Naming of children—Family duties in bringing up children shared by both parents—Names of respect given to the aged—Opossum skin rugs—Perforation of the septum of the nose—Raised scars—Mutilations—Infanticide—Cannibalism—Food rules, hunting, and distribution of game—Ball-playing—Camping rules—Fire-making.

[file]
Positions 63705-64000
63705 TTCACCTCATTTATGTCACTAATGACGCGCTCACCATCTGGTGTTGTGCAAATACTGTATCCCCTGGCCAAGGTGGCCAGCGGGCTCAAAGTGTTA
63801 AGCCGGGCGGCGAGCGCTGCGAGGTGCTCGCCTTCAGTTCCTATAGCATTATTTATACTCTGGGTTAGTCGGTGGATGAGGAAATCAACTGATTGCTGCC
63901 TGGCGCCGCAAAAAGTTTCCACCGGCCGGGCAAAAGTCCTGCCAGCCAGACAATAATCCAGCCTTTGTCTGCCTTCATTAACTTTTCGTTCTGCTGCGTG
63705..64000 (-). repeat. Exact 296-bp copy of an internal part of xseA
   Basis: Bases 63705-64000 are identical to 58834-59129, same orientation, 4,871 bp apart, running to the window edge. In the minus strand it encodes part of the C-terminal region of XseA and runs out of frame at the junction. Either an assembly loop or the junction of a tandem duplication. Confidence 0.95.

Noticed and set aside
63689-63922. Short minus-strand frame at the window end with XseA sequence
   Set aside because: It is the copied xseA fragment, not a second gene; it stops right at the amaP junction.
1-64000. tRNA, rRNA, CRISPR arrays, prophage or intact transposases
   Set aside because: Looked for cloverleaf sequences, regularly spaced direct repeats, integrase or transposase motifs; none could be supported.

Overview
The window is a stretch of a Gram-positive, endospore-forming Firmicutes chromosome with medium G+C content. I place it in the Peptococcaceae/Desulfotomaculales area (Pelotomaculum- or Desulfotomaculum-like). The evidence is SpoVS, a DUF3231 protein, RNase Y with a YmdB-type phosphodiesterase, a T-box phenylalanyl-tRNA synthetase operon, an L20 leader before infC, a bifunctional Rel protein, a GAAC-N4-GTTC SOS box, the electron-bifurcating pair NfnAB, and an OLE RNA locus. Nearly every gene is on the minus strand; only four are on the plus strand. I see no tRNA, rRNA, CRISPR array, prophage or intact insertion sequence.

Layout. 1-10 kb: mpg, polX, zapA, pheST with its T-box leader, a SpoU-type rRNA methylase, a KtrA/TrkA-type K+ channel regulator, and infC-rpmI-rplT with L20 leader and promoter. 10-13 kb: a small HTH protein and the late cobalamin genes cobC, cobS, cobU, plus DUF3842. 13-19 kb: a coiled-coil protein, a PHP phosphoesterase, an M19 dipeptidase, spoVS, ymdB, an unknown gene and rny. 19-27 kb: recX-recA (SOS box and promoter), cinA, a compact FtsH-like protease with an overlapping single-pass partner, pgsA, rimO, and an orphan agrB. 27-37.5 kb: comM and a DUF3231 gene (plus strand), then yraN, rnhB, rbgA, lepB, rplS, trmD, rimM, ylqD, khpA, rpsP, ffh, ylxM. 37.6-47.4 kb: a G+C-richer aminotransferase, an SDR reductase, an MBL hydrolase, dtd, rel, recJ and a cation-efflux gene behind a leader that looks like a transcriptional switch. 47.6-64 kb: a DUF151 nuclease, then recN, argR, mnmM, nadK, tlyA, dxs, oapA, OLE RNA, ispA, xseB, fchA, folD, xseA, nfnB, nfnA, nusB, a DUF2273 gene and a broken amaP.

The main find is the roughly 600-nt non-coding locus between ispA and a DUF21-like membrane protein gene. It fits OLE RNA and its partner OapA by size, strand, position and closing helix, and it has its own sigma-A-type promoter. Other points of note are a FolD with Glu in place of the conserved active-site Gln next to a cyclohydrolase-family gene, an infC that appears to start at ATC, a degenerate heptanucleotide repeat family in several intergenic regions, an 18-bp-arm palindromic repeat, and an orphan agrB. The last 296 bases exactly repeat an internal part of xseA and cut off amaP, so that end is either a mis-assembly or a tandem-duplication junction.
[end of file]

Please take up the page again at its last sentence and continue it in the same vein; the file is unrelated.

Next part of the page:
In the Kurnai tribe the infant child is at first recognised merely as Lit, that is, "child," although it receives some name when it begins to walk, frequently from some trivial occurrence which happened about its birth. When a boy is eight or nine years of age he is called Wotti, and the girl Kuere-jung. The child is named by the paternal grandfather or grandmother, or in default by the mother's parents, and its name may be that borne by some former member of the family. For instance, the before-mentioned Tulaba was, when a child, named Barrumbulk (teal duck) by his maternal grandfather. This was the name of his mother's deceased brother. When as a youth he was initiated at the Jeraeil ceremonies, a maternal uncle called him Tulaba, which was the name of a grand ancestor.When the new name is given at initiation, the child's name becomes secret, not to be revealed to strangers, or to be mentioned by friends. The reason appears to be that a name is part of a person, and therefore can be made use of to that person's detriment by any who wish to "catch" him by evil magic. Thus one of the Kurnai, of whom I inquired as to his child's name, told me in a whisper, when no one else was present. When I asked him the name of one of the Kurnai, he said, "I cannot tell you, he might be very